Alice W. Handy, a pioneering leader who broke new ground and glass ceilings alike in the worlds of higher education and nonprofit investment management, died May 30 in Charlottesville. She was 75.
The outpouring from across the University of Virginia community and beyond illustrates the impact of Handy, who many credit with revolutionizing the way nonprofits invested funds for growth that enabled them to thrive far into their future.
Former UVA executive leaders and Handy’s colleagues at what became the University of Virginia Investment Management Company mourned the loss of the woman who helped develop UVA’s approach to investing, helping propel the University’s endowment from a balance of $60 million when she arrived in 1974 to some $2 billion when she departed in 2003. She was UVA’s first investment officer and served as the first president of UVIMCO, which was established to manage investments on behalf of the University.
Today, UVA’s endowment eclipses $13 billion, placing it in the highest tier among public universities, and providing financial stability and growth that supports student financial aid, professorships, construction projects, major research initiatives, and numerous other strategic priorities.
For many, this modern and enduring benefit of a professionally managed and growing nonprofit endowment can be traced back to Handy’s vision and her early and consistent advocacy to do more with institutional funds.
“The success of the investment program developed by Alice has made it possible for the University to provide financial support to programs and activities today that few public or private institutions can equal,” said Leonard Sandridge, whose long UVA career included service as executive vice president and chief operating officer from 1989 to 2011.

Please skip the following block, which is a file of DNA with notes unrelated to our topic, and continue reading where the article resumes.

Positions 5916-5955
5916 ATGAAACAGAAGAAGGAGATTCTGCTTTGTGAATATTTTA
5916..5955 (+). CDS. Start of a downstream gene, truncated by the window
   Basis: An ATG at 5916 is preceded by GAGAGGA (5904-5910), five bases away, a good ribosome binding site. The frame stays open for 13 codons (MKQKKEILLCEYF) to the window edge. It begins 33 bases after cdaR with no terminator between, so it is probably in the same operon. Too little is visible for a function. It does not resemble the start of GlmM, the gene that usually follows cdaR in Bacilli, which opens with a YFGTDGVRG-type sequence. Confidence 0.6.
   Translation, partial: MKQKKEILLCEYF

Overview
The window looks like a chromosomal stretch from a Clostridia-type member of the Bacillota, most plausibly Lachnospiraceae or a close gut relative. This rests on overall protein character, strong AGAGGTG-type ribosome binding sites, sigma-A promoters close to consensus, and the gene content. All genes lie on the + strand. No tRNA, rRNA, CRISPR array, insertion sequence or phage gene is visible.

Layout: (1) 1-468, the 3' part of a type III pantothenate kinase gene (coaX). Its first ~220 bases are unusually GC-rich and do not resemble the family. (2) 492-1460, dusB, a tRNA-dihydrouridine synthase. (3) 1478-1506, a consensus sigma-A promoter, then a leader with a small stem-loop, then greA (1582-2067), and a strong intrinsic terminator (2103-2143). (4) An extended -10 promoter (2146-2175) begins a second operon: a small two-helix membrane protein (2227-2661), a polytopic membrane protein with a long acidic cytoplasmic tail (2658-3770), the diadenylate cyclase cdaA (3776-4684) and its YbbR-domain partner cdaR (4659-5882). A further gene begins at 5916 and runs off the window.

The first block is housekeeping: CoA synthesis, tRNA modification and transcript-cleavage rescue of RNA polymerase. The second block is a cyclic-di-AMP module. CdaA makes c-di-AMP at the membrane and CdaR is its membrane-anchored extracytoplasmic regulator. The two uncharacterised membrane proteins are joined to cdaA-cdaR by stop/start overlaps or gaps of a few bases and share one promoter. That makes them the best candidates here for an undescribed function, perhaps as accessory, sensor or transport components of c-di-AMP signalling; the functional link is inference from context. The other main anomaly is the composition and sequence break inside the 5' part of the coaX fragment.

“She built and retained a highly competent investment team that was focused squarely on doing what was best for the University, and she led her team by example,” he added. “Alice understood the risks associated with investing and placed importance on sustainable returns that were appropriate for the University.”
Sandridge also credited Handy’s leadership and involvement for helping UVA earn a coveted “AAA” debt rating from all three major credit-rating agencies. The ratings signal UVA’s financial strength and management and help ensure UVA receives the best possible interest rates on debt used to finance major projects and initiatives. Today, it is one of only a handful of public universities with “AAA” ratings from all three services.
Though she left an indelible mark on UVA’s financial foundation, Handy was involved in many other interests and initiatives at the University and elsewhere.
She chaired the Governing Council of the Miller Center of Public Affairs and the executive board of the United Way of Greater Charlottesville. She led the Board of Trustees at the Thomas Jefferson Foundation, which owns and operates Monticello, and was a longtime supporter and council member of the Focused Ultrasound Foundation. She served on the investment committees of the Smithsonian Institution and the Charlottesville Area Community Foundation, and was the first woman to serve as treasurer of Virginia.
Those constitute just a sample of her business, philanthropic and community engagements.
In a letter sent on behalf of the Miller Center’s current leadership to the larger Miller Center community, Director Bill Antholis described the scope and depth of Handy’s contributions to the center and the University as “impossible to capture in an email.”